Posts Tagged ‘client’

The Absolute Craziest Thing That’s Ever Happened! Wallpaper Lady Accused of Home Break-In!

July 11, 2021

So yesterday I go to work, and accidentally turn one block before my client’s street, and pull up along the garage door of a townhome that is identical in location and appearance to my client’s. My client and I are texting back and forth, and I can’t understand why she’s not opening the garage door for me. So I go and try the front door, as many people will leave it unlocked for me if they need to step out. It was locked. It didn’t take long for me to realize that I had wrong address! I texted my client that I was on my way from one block over, got in my van, and left.

Well, this being a modern world, all this was caught on video by the homeowner’s Ring doorbell and other surveillance cameras. So this guy jumps to the conclusion that his home is being burglarized by the Wallpaper Lady. I don’t blame him for that misunderstanding. But instead of getting clarified information, he goes and posts on social media

https://neighbors.ring.com/n/VkXg3G0Ibz

(Apologies for the COVID year+ without a haircut.) They claimed they tried to call me, but I received no messages. I was lucky that someone saw the post and took the trouble to look me up and alert me.

Now, being technically-challenged, I am trying to figure out how to post a reply. Even better I would like to get ahold of the homeowner and get them to take down the thread!

Coincidentally enough, on today Nextdoor, someone posted a video of a guy “stealing” packages from the doorstep. I (along with lots of other people) recognized the guy, and he’s a good, solid citizen. He was simply collecting the packages so a thief would not grab them.

I guess the lesson for me is, you should assume that everyone has cameras (I already assume that). I should have thought to leave a note on their door.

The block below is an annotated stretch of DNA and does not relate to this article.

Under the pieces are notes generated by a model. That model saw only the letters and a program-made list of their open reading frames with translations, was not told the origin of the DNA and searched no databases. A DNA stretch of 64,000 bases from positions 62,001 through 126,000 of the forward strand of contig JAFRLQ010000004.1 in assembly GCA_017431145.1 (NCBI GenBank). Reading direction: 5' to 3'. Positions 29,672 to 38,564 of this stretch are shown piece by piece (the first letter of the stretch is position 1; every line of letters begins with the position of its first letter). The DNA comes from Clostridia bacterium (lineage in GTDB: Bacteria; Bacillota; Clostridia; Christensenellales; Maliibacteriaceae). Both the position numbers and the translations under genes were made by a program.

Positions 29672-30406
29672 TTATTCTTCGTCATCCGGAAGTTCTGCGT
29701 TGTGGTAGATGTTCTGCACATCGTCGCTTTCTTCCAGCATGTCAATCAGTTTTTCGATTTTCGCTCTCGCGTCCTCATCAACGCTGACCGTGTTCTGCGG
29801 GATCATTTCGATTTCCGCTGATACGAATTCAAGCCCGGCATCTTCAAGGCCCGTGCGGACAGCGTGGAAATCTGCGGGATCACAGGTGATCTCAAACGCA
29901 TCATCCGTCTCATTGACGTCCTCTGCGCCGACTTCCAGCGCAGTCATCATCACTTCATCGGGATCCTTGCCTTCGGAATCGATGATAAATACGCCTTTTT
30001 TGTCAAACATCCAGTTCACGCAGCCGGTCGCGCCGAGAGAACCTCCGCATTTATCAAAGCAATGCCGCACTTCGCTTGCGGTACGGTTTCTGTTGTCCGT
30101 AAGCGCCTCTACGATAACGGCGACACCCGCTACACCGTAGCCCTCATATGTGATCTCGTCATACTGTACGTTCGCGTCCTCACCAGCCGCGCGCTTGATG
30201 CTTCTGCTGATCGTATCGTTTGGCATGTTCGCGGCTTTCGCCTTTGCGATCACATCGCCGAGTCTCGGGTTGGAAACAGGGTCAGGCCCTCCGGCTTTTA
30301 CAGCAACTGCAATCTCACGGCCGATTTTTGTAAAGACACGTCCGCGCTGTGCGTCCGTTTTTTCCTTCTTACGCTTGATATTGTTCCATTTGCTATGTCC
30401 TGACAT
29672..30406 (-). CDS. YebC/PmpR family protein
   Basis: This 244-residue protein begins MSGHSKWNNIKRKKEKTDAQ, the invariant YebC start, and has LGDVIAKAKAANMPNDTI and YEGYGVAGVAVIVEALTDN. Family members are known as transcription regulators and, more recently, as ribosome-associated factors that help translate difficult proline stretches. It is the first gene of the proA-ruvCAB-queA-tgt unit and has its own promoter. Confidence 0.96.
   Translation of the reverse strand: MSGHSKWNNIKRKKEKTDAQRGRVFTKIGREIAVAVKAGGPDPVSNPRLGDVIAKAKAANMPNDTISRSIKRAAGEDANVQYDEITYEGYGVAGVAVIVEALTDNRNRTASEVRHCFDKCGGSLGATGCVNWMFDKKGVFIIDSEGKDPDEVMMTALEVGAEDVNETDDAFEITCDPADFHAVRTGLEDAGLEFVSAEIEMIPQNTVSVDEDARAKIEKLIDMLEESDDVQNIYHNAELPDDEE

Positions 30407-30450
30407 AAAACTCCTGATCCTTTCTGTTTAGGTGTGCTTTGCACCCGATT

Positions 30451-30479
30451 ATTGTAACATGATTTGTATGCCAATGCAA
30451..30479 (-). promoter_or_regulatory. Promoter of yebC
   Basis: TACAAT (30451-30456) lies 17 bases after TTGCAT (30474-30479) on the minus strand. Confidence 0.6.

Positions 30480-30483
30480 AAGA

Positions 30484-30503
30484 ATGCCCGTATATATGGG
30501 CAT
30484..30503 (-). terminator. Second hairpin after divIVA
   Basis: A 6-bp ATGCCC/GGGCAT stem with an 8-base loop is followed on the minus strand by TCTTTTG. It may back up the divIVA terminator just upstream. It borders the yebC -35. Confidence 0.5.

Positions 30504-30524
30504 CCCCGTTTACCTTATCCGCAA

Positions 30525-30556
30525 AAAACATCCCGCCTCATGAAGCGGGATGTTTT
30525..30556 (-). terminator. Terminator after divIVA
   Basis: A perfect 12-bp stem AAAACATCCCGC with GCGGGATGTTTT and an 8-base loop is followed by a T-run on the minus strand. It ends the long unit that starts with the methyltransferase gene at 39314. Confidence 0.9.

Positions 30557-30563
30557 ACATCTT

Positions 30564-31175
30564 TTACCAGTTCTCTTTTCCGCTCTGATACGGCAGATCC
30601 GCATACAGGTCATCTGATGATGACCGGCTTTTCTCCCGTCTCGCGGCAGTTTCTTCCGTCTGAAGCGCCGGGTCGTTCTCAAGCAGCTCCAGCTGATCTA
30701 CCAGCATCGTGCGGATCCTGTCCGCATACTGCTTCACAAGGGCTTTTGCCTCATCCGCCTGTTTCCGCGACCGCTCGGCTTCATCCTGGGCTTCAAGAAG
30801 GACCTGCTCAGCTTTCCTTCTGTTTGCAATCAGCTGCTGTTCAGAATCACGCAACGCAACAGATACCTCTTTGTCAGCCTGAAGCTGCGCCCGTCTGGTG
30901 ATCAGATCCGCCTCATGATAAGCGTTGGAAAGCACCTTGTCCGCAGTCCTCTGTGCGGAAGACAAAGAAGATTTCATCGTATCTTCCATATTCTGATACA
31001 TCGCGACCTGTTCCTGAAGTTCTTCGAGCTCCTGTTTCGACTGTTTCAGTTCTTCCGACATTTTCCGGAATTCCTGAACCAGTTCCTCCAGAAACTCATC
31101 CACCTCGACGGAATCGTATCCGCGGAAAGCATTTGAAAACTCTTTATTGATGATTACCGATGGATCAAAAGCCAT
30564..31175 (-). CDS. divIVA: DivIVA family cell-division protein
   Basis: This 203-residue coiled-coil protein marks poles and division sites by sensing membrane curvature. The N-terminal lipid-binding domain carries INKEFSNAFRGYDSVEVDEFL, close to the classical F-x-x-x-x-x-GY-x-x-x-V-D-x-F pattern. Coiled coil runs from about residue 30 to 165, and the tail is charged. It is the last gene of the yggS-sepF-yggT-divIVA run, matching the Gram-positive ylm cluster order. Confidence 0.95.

The Kind of Phone Call I LOVE to Get!!

March 17, 2010

I got a call from a woman yesterday, and I just had to save it on my answering machine.

She said something like, “We want you to come finish wallpapering our entry. My husband and I tried doing it ourselves. After just about all day, we got one strip up, it’s all twisted and shredded at the top, and we looked at it and decided we need to get a professional to come and do it correcty.”

I LOVE clients like that! They have tried it themselves, they know how hard it can be – or at least how much technical knowlege and proper materials are required – and are willing to pay a fair price to have someone make the job look good.

In this case, the wallpaper is grasscloth, and that’s a material that takes special know-how to install correctly. You need special very clear paste, sharp cutting blades, and must take great care not to soil the surface. Oh, and, my big crusade – proper wall prep with an oil-based primer.

Know Your Clients! Protocol

March 10, 2010

I had a potentially dicey situation yesterday.

I am currently working for a design firm, to paper a powder room in a nice home being updated for new occupants. I know the homeowners only as “the Joneses.”

The designer had asked me to also measure two other rooms, a second powder room and a laundry room on the second floor.